The Transportation and Telecommunications Committee heard testimony Feb. 9 on a bill that would eliminate a ban on local broadband providers.
LB656, sponsored by Omaha Sen. Justin Wayne, would authorize municipalities to provide broadband or internet services on a retail or wholesale basis. Currently, political subdivisions in Nebraska other than public power suppliers are prohibited from providing such services.
The state is enforcing private, for-profit monopolies, Wayne said, by prohibiting municipalities from offering the same service as private service providers. He suggested the bill could be amended to grant similar authority to county governments.
“If a city, village, town or county decides that they’re tired of their local provider and their democratically elected city council, mayor or county board decides to implement local broadband, it should not be illegal to do so,” he said.
Lash Chaffin, speaking on behalf of the League of Nebraska Municipalities, spoke in support of LB656. Municipalities in Kansas, South Dakota and Wyoming have been offering broadband service for years, he said, making Nebraska an outlier.
“If you’re looking for an out-of-the-box solution to getting broadband access across the state, this would do it,” Chaffin said.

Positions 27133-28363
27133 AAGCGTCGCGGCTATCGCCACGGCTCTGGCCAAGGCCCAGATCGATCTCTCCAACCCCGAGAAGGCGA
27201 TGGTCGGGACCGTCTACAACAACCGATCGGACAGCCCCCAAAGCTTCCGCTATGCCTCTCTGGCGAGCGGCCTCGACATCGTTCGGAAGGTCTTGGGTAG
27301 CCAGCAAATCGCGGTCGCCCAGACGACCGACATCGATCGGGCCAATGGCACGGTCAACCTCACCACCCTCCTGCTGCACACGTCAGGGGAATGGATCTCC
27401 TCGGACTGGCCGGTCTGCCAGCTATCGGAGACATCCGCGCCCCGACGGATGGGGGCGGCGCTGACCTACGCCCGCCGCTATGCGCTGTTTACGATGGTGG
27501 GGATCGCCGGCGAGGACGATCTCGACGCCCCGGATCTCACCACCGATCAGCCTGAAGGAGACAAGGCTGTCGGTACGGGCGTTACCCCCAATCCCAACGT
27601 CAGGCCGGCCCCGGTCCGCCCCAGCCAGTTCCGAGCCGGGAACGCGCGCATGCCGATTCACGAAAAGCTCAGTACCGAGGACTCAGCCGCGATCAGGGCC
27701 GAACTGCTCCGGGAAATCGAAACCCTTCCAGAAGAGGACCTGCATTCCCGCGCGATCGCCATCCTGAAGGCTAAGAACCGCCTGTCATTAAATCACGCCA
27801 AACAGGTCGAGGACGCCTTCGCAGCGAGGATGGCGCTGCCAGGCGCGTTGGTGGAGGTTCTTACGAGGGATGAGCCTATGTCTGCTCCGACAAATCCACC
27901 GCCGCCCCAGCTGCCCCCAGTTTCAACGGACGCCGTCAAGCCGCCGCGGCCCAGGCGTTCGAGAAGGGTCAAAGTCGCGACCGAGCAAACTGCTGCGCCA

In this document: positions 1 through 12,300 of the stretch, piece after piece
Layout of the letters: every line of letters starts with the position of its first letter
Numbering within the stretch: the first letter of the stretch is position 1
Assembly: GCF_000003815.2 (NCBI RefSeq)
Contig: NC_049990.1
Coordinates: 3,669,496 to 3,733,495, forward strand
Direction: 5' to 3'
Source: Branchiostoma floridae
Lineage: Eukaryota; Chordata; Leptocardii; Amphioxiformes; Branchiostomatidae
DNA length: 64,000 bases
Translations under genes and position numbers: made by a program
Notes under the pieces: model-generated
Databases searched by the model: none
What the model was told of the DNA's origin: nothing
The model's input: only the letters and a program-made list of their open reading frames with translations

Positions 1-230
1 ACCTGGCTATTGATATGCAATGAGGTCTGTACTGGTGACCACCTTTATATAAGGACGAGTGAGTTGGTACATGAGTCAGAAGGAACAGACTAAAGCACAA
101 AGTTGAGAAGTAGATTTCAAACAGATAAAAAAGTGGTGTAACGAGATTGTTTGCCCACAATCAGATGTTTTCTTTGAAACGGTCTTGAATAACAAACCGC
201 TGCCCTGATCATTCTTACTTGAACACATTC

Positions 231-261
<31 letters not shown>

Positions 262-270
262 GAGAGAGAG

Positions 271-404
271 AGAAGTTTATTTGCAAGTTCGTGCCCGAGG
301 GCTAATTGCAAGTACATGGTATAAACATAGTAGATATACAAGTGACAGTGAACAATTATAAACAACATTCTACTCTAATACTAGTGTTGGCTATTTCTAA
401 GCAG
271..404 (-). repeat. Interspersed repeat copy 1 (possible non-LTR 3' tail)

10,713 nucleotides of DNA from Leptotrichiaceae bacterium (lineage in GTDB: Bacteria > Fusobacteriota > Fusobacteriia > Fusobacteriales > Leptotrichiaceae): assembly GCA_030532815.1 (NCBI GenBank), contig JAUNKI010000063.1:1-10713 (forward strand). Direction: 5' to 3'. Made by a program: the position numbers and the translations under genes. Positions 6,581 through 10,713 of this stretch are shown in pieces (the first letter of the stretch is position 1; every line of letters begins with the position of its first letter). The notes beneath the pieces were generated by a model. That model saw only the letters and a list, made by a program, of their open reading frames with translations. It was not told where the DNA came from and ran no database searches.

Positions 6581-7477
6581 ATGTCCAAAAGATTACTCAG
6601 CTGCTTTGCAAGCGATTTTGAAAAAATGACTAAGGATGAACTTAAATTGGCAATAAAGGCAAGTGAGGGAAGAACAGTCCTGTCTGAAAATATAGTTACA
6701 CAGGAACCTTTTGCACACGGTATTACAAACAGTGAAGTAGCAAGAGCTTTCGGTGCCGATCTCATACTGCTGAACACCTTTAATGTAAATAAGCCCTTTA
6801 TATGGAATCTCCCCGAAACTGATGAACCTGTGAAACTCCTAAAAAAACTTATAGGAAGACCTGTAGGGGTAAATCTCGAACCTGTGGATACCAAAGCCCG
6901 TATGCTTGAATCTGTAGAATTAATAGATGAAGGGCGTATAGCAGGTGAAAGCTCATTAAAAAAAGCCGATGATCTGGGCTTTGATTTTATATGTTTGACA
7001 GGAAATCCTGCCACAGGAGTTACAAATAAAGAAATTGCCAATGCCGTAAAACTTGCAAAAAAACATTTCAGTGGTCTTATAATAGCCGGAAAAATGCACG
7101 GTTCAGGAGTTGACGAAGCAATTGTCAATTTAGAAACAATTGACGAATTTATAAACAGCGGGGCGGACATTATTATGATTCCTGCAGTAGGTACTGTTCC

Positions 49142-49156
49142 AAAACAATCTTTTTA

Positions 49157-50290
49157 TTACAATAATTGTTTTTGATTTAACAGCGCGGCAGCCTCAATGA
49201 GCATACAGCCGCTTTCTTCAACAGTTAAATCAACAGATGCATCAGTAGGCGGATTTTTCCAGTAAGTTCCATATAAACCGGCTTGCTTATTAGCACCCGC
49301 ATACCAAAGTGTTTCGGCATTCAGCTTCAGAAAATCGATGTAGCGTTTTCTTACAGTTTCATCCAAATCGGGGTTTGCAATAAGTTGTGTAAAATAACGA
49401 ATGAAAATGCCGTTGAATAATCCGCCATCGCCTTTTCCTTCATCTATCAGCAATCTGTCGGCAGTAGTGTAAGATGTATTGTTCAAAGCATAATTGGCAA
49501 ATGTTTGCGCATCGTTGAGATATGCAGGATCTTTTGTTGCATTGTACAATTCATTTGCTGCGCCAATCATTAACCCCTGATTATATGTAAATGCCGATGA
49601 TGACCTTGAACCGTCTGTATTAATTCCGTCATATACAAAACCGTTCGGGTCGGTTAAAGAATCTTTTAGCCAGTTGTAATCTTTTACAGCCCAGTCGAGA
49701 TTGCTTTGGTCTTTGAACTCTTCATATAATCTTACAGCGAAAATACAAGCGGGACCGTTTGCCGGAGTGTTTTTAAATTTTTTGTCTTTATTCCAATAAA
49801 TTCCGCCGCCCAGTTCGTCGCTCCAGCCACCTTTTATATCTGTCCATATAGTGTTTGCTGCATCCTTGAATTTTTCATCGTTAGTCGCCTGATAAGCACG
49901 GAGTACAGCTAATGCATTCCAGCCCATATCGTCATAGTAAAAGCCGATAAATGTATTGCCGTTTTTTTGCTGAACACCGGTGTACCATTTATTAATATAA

Also supporting the bill was Jon Cannon, executive director of the Nebraska Association of County Officials. Not every county would want to provide broadband service, he said, but a number of them are seeking solutions.
“More and more, with the connected world that we have and with the increasingly digital world we have, [broadband service] is another basic infrastructure tool to move us in that direction,” Cannon said.
Opposing the bill was Tip O’Neill, president of the Nebraska Telecommunications Association. Maintaining the prohibition on local broadband, he said, would ensure that villages, cities and counties have the tax base needed to operate.
“The rationale for the prohibition is plain,” O’Neill said. “A municipality should not provide a service in competition with a service provider, which is a private, tax-paying company.”
Jim Ediger, speaking on behalf of Hamilton Telecommunications, also opposed LB656. The likely outcome of the bill, he said, is that municipalities would prioritize service to densely populated areas to keep costs low.
“The unlevel playing field created by such policy will chill both private investment and competition in the areas served by a municipality,” Ediger said. “Further, it is unlikely that a municipality would serve the areas outside of city limits.”
The committee took no immediate action on the bill.